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Continental Airlines

May 2, 2010 | By Hugo Martín, Times Staff Writer
The Icelandic volcano Eyjafjallajokull, whose name no one can seem to pronounce (it's ay-yah-FYAH-lah-yer-kuhl ), made a pronounced impact on business travel last month. More than 80% of the 234 businesses worldwide surveyed by the National Business Travelers Assn. said they had employees either stranded or delayed because the volcano's eruption grounded thousands of flights into and out of Europe. In all, more than 310,000 business travelers were stuck away from home, costing each company an average of nearly $200,000 in unexpected travel expenses, according to the survey released last month.
April 16, 2010 | By Julie Johnsson
United Airlines has resumed merger discussions with Continental Airlines that were suspended two years ago after Continental's board opted to remain independent, said people with direct knowledge of the talks. Houston-based Continental was drawn back to the merger table after learning last week that Chicago's United also was courting Phoenix-based US Airways, said a person who spoke on condition of anonymity because of the sensitive nature of the talks. Analysts consider Continental a better fit for United, because their combination would form the world's largest airline and there is relatively little overlap in their networks to draw scrutiny from antitrust regulators.
April 9, 2010 | By Julie Johnsson
Time finally may be on United Airlines' side as the carrier's executives, staunch proponents of consolidation, again explore a merger. The underlying financial dynamics of the airline industry have greatly improved since 2008, when Chicago-based United and other U.S. carriers last engaged in the aviation equivalent of speed-dating, analysts said. And United has made itself a more attractive partner by cutting costs and paying greater attention to details such as its on-time performance.
April 8, 2010 | By Hugo Martín and W. J. Hennigan and Julie Johnsson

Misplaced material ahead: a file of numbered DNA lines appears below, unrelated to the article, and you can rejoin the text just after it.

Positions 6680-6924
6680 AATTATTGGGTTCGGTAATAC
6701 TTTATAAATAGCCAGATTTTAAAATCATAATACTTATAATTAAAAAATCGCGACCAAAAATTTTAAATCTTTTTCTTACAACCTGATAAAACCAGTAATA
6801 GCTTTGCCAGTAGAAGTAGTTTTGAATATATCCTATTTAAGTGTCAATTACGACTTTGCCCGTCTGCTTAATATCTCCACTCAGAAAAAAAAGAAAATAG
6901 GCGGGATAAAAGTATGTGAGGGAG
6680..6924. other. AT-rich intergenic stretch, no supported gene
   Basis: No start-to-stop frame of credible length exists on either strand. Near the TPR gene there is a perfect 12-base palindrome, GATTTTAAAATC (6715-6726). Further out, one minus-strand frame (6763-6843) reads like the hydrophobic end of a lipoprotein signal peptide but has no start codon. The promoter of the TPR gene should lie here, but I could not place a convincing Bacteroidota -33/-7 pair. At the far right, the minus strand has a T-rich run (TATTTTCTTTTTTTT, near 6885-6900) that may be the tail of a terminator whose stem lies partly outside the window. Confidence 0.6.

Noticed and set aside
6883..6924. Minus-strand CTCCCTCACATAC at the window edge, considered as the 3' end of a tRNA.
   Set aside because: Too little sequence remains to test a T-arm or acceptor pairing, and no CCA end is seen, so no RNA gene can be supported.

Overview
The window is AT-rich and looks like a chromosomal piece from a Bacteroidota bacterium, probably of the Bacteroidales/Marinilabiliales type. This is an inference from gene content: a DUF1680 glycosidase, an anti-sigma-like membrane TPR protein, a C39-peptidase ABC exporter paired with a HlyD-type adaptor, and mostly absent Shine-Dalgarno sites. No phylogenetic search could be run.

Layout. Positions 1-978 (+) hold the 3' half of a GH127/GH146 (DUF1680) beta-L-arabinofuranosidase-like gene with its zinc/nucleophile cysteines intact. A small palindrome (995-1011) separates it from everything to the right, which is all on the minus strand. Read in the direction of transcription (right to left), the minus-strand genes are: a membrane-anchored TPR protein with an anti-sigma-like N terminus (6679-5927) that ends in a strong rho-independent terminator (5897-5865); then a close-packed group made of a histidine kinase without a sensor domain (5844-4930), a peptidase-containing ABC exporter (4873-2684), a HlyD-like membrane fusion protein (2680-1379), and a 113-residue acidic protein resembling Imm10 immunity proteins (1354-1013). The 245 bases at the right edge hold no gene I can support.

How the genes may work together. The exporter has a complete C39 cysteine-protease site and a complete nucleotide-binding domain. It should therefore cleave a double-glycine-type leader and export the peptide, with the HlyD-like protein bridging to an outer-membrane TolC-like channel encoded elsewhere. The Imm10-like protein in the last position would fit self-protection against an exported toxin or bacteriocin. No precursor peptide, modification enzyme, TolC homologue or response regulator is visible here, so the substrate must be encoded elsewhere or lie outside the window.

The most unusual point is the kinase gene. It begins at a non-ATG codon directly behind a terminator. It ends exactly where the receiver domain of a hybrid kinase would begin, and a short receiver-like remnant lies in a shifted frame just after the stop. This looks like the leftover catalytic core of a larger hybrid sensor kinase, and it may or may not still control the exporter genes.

An on-again off-again merger of United Airlines and US Airways seemed to be in the works again Wednesday as the two seek to forge a potent competitor in the ailing industry. Although the deal may make financial sense for the two companies, aviation experts said consumers could see higher ticket prices in the months ahead. "It's the consumers that will pay for this," said Michael DiGirolamo, aviation consultant and retired deputy executive director of the Los Angeles airport department.
March 22, 2010 | By Hugo Martín
It's the end of the free lunch. And breakfast and dinner. Continental Airlines Inc. announced last week that it would stop serving complimentary meals in coach for most domestic flights, marking the end of the free-meal era among most U.S. airlines. The Houston-based carrier is the last major airline in the continental U.S. to serve free meals in coach on most domestic flights. The free meals will end this fall. That leaves only Hawaiian Airlines, which still serves free meals in coach on flights from the mainland to Hawaii and the South Pacific.
January 24, 2010 | David Lazarus
Beginning Feb. 1, your money's no good on American Airlines. The carrier is the latest to go completely cashless during flights, meaning that if you don't have plastic, you won't be buying food, drinks, duty-free items or whatever. "The implementation of cashless cabins on select flights last summer has simplified the in-flight transaction process for both customers and flight attendants," Lauri Curtis, American's vice president of onboard service, said in a statement. "For this reason, we look forward to going cashless on board all American Airlines flights."
November 25, 2009 | Mcclatchy Newspapers
Federal fines totaling $175,000 were levied Tuesday against the three airlines that stranded dozens of passengers for nearly six hours on a tarmac in Rochester, Minn., last summer. The fines are the first that airlines have received for lengthy tarmac delays. Continental Airlines and ExpressJet Airlines were given a total civil penalty of $100,000 by the U.S. Department of Transportation for their roles in keeping passengers on board Continental Express Flight 2816 on Aug. 8. Also, the department assessed a civil penalty of $75,000 against Mesaba Airlines, which provided ground handling for the flight.
November 23, 2009 | By Julie Johnsson
Ruehl Bulan perches on the left rear exit of a United Airlines jet and flings seat cushions, three at a time, into the chilly October night. He's part of a skeleton crew of mechanics swarming the Airbus A320, which just pulled into Dock 2 at the carrier's cavernous maintenance hangars at San Francisco International Airport. By dawn, they will have stripped the plane down to its metal seat frames. For the first time this decade, Chicago-based United is giving a makeover to every aircraft in its fleet.
October 28, 2009 | Times Staff and Wire Reports
Continental Airlines Inc. has changed teams in the battle among three large alliances of global airlines. The airline officially switched from SkyTeam, which is led by Delta Air Lines Inc. and Air France-KLM Group, to the Star Alliance, which includes UAL Corp.'s United Airlines, US Airways Group Inc. and Lufthansa. The move gets Continental out from under the shadow of Delta Air Lines and could mean a bigger piece of international revenue that is shared among team members.
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